Thursday, September 30, 2010

Sloppiness doesn't pay with the NCAA (until they let it)

We may have the biggest NCAA football scandal since SMU got the death penalty unfolding in Chapel Hill. Terrific work by Charles Robinson of Yahoo Sports establishes that there were unquestionably links between not only Gary Wichard's agency and John Blake while Blake was coaching at UNC but also that Wichard's agency was involved in paying for Marvin Austin's trips to California. Blake supposedly had a credit card from Wichard's agency in his name. That's incomprehensible, and it's probably going to lead to penalties that make USC's look tame. The Trojans got slammed in large part because the NCAA concluded a coach knew Reggie Bush was ineligible and did nothing. Here the accusations are that a coach was personally involved with the agency that made one of the school's players ineligible two seasons ago. I don't see any way Butch Davis can survive this, even if he had no personal role in it. It will be quite a while before the NCAA tells us what they're going to do to UNC, but when they take action it will be devastating.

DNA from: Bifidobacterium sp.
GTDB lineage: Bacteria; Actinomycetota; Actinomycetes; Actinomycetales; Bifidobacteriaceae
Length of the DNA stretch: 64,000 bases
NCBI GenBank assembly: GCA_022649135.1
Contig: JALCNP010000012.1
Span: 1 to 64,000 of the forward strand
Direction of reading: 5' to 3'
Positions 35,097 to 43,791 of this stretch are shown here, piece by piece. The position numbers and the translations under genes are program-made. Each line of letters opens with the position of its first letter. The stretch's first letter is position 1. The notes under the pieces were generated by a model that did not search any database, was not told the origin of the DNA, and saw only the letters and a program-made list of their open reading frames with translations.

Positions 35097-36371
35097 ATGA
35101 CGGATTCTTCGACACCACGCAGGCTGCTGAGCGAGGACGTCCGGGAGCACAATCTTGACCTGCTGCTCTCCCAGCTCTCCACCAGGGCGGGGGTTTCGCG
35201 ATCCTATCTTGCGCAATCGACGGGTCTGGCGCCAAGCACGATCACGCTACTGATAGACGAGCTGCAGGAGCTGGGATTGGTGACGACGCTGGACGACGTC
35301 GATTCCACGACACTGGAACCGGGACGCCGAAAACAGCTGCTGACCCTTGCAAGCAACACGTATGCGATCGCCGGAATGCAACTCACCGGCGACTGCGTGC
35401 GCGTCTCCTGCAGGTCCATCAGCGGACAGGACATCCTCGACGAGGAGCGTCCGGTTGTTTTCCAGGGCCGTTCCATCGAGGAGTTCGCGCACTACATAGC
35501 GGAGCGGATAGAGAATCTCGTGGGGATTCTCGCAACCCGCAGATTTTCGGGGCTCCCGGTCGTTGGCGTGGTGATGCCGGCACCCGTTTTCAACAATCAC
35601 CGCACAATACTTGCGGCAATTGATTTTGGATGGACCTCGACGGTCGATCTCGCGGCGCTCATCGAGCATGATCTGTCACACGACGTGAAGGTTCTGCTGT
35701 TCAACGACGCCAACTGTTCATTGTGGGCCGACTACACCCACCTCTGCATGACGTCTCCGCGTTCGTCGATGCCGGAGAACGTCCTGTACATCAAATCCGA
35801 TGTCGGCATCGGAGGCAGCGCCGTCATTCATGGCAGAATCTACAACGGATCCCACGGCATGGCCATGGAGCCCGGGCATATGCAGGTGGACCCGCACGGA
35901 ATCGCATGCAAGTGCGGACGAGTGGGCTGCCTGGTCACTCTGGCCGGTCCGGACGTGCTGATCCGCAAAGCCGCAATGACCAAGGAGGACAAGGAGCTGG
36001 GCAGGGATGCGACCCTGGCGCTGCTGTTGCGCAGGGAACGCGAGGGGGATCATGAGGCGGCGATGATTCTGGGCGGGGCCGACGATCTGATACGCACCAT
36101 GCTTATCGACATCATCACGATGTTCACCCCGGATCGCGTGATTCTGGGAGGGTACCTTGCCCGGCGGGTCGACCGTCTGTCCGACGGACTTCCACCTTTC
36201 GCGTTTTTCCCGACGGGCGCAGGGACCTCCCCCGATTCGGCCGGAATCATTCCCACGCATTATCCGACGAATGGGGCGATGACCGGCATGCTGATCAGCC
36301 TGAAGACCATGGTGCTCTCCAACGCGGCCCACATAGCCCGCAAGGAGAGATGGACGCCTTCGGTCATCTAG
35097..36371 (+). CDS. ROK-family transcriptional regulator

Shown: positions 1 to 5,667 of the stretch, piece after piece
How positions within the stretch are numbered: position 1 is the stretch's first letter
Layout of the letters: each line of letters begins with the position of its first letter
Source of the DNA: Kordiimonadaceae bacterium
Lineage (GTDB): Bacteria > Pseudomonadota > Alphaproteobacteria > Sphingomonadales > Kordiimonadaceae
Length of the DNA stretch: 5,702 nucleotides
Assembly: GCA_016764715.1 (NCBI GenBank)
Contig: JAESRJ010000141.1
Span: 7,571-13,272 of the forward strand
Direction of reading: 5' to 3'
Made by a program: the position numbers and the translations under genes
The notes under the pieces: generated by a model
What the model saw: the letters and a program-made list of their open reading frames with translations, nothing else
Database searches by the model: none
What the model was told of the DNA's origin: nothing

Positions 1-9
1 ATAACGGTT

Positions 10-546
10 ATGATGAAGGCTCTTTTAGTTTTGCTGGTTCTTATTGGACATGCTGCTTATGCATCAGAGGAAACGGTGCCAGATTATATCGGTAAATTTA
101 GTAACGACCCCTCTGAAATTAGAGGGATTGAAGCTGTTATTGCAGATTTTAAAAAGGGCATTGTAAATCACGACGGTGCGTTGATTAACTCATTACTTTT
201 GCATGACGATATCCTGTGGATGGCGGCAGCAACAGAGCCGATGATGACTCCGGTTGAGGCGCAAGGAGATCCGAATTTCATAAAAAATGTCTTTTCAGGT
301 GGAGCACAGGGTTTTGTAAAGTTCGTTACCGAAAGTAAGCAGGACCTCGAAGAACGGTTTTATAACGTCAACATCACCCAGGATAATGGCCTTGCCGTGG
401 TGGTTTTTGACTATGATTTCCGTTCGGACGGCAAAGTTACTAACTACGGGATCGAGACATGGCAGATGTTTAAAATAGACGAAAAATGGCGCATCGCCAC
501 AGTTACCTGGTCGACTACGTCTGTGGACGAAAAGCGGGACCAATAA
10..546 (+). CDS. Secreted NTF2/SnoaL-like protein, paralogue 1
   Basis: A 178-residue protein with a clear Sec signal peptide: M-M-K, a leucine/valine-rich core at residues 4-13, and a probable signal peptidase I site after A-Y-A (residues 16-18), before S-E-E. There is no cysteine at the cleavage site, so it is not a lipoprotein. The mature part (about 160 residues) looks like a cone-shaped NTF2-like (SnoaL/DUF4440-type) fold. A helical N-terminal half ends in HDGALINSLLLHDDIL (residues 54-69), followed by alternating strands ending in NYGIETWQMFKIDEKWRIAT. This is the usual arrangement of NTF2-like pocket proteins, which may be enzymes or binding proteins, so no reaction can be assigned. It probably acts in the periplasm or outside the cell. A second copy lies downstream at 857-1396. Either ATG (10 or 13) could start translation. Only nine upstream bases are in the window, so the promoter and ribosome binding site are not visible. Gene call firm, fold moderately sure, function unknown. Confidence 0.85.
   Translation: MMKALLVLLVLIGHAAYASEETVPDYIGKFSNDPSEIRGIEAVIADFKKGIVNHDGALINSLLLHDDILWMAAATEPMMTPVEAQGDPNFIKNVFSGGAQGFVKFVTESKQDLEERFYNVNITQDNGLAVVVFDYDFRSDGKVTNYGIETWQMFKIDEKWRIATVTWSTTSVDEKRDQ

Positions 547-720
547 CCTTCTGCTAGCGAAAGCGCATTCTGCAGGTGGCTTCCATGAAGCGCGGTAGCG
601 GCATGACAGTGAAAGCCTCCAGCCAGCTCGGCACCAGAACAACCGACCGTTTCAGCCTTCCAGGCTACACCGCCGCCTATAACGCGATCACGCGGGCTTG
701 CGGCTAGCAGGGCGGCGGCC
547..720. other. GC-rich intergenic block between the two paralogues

The past few days on the air here in Columbia have been interesting. There's a segment of the South Carolina fanbase that's already throwing the towel in on their season in the wake of their loss to Auburn last weekend. The idea that a 3-1 record (with the loss coming on the road at night against a team that's currently unbeaten and in the top ten) is a letdown seems silly to me, but there seems to be a race amongst the negative folks to see who can proclaim impending doom first. If the Gamecocks can take care of business on imminently winnable road trips to Vandy/Kentucky and home games with Tennessee/Troy, that alone would give them seven wins and a decent bowl trip. Get just one of the Bama/Ark home games or at UF/Clemson and it's progress, and two would be among the best seasons the school's ever had. I thought the bitter fans were being ridiculous until I saw Jeff Elliott's blog on the Florida Times-Union's website. According to Elliott, only Florida has not disappointed their fans so far the way the Jaguars/Noles/Bulldogs have. However, "Florida will need a win Saturday to avoid joining the other three in the disappointment category". Apparently, according to a "professional" sportswriter, anything short of being undefeated = disappointing team. UGA being 0-3 in the SEC for the first time since the 70s, and UF potentially dropping a road game to the reigning national champs who haven't lost in the regular season since 2007 - just a couple of disappointments alright. I know people care intensely about college football, but this is just absurd. Every team can't win every game - if losing on the road to high quality programs is just too much for you to bear, you need to reevluate what's reasonable to expect as a fan and try to learn how to have fun again.